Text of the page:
Series Spotlight: Braves at Rays (May 18-20)

There are three FANTASTIC looking series this weekend. First, we have the only intraleague matchup of the weekend between the first place Cardinals and the first place Dodgers. There’s the Beltway Series, between the first place Orioles and second place Nationals. And then there is the series I’ve tabbed as this weekend’s Series Spotlight, between the first place Braves and the second place Rays. Why did I choose this series? Well, I’ve featured the Orioles a good bit in the last couple of weeks, and the last time I featured the Cardinals, the Braves beat their brains in. Plus, I haven’t featured the Rays for quite awhile, so I figured I was overdue to give them some love.

The Braves have been cruising this season against top competition, sweeping the Cardinals in St Louis last weekend  to finish off a 7-2 road trip, and taking two out of three in LA against the Dodgers last month as part of a 5-2 west coast road trip. The Braves 14-8 road record is one of the best in the league, which doesn’t mesh with conventional wisdom. They’ll be going up against the Rays, who have kept their heads above water despite a number of injuries, most notably to third baseman Evan Longoria, left fielder Desmond Jennings, and starting pitcher Jeff Niemann. It’s been an odd month for the Rays, who have had a pair of three-game losing streaks, as well as a four-game and six-game winning streak this month. In what is perhaps good news for the Braves, the Rays lost last night to the Red Sox.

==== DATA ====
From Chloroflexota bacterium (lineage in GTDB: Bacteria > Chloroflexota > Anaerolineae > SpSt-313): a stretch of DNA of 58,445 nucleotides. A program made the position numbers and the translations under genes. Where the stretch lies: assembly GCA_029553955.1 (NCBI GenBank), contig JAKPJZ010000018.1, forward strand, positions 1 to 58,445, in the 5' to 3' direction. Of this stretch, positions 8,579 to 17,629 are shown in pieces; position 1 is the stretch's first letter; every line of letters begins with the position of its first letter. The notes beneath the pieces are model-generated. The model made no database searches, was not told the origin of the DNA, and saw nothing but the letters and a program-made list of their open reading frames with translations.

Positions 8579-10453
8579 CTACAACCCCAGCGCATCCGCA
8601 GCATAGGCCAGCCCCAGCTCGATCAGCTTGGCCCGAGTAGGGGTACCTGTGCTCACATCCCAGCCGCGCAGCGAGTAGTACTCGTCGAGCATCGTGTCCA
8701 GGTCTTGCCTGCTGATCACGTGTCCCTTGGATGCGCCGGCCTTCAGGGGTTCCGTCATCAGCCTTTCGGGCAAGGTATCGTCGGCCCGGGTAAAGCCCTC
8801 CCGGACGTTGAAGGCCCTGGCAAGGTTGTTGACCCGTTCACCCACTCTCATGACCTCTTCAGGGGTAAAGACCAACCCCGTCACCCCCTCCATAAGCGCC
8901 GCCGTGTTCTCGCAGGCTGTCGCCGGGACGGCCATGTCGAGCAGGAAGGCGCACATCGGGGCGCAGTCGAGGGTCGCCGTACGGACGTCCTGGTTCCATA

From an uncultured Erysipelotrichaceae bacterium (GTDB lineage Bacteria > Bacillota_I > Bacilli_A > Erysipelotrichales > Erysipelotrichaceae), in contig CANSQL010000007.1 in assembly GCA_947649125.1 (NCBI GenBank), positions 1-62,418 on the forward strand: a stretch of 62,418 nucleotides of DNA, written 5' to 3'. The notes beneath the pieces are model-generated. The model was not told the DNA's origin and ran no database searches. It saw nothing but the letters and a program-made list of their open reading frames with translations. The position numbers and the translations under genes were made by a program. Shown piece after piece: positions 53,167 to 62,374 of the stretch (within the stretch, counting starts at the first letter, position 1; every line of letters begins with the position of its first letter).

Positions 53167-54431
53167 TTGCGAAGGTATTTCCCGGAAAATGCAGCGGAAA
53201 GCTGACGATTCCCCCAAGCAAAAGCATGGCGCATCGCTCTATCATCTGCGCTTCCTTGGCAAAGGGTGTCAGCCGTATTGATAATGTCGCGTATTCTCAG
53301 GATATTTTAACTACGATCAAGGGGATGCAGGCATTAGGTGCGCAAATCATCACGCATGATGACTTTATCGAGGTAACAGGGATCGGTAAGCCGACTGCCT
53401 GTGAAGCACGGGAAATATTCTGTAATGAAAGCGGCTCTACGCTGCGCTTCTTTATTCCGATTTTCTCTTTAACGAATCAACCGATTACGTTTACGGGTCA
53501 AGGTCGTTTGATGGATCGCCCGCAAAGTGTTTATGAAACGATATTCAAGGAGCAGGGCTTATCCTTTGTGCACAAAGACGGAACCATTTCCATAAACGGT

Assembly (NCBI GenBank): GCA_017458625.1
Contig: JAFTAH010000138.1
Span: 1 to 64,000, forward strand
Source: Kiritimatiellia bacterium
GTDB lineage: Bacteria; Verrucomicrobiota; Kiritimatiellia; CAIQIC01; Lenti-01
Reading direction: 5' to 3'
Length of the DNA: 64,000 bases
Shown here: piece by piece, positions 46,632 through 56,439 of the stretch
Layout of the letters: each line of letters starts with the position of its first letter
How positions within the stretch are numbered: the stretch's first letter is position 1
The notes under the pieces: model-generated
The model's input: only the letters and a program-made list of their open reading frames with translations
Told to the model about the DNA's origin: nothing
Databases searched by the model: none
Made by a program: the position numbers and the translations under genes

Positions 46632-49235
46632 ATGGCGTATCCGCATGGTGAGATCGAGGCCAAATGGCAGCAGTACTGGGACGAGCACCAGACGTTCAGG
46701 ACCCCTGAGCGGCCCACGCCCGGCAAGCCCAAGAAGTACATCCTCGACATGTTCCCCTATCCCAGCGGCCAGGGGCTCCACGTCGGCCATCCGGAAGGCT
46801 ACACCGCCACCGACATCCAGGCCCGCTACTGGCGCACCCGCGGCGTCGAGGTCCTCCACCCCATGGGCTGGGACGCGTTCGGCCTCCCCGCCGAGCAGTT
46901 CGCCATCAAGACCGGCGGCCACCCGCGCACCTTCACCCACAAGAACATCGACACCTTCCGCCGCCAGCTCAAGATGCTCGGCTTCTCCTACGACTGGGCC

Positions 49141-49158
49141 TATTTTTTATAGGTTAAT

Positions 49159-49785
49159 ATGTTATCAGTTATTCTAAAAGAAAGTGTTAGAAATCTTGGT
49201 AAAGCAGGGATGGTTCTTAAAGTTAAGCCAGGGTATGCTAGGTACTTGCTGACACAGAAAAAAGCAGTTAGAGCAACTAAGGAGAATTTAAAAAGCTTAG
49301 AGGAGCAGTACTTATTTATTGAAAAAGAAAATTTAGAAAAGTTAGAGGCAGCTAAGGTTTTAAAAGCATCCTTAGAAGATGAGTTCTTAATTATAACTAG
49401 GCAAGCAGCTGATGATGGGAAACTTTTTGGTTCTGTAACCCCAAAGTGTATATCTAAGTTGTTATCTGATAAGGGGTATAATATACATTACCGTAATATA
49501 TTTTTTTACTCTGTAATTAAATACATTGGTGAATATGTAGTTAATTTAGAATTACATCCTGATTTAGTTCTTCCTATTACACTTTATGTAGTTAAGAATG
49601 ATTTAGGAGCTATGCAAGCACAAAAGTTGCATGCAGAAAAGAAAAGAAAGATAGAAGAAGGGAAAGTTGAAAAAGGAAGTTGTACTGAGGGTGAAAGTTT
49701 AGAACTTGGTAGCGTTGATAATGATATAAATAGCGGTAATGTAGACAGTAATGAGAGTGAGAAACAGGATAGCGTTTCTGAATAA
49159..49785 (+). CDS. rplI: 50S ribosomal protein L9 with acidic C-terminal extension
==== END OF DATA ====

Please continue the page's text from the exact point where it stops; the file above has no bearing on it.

The pitching matchups in this series seem to favor Tampa Bay, with the overall state of disappointment that Atlanta’s staff has given off this season. However, while the Braves best starter (Brandon Beachy) isn’t pitching this weekend, their worst one (Mike Minor) is also not pitching. Game one will see Rays innings eater James Shields take on Braves enigma Tommy Hanson. Shields has gone at least six innings in seven of eight starts this year, and has struck out at least five hitters in six of those eight. He’s on a little bit of a downslide lately though, allowing a total of seven homers over his last four starts, and pitching to a 4.44 ERA. His opponent, Hanson, has been a much different pitcher from Shields. While Hanson has struck out nearly a batter per inning (43 in 44 2/3 innings), he’s struggled with efficiency, only going six or more innings in four of his eight starts. Hanson’s been good, with a 3.43 ERA and 3.91 FIP, but just hasn’t blown the barn doors off like many expected.

Game two pits Alex Cobb in his first start of the year against inexperienced Braves starter Randall Delgado. This season in AAA Durham, Cobb struck out 44 in 41 1/3 innings, walking 18 in the process. Last season in the majors, Cobb made nine starts and threw 52 2/3 innings, striking out 37 and walking 21. If Cobb is able to replicate his strikeout per inning mark that he’s shown in the minors over the last couple of years, he can be an absolutely dominant force. If not, he’s still a damn good pitcher, just with less upside. As for Delgado, he’s been effective, but not outstanding. He’s struck out 35 while walking 18 in 40 1/3 innings, and knocked his ERA under 4.00 since his first start of the season in his last time out against the Reds.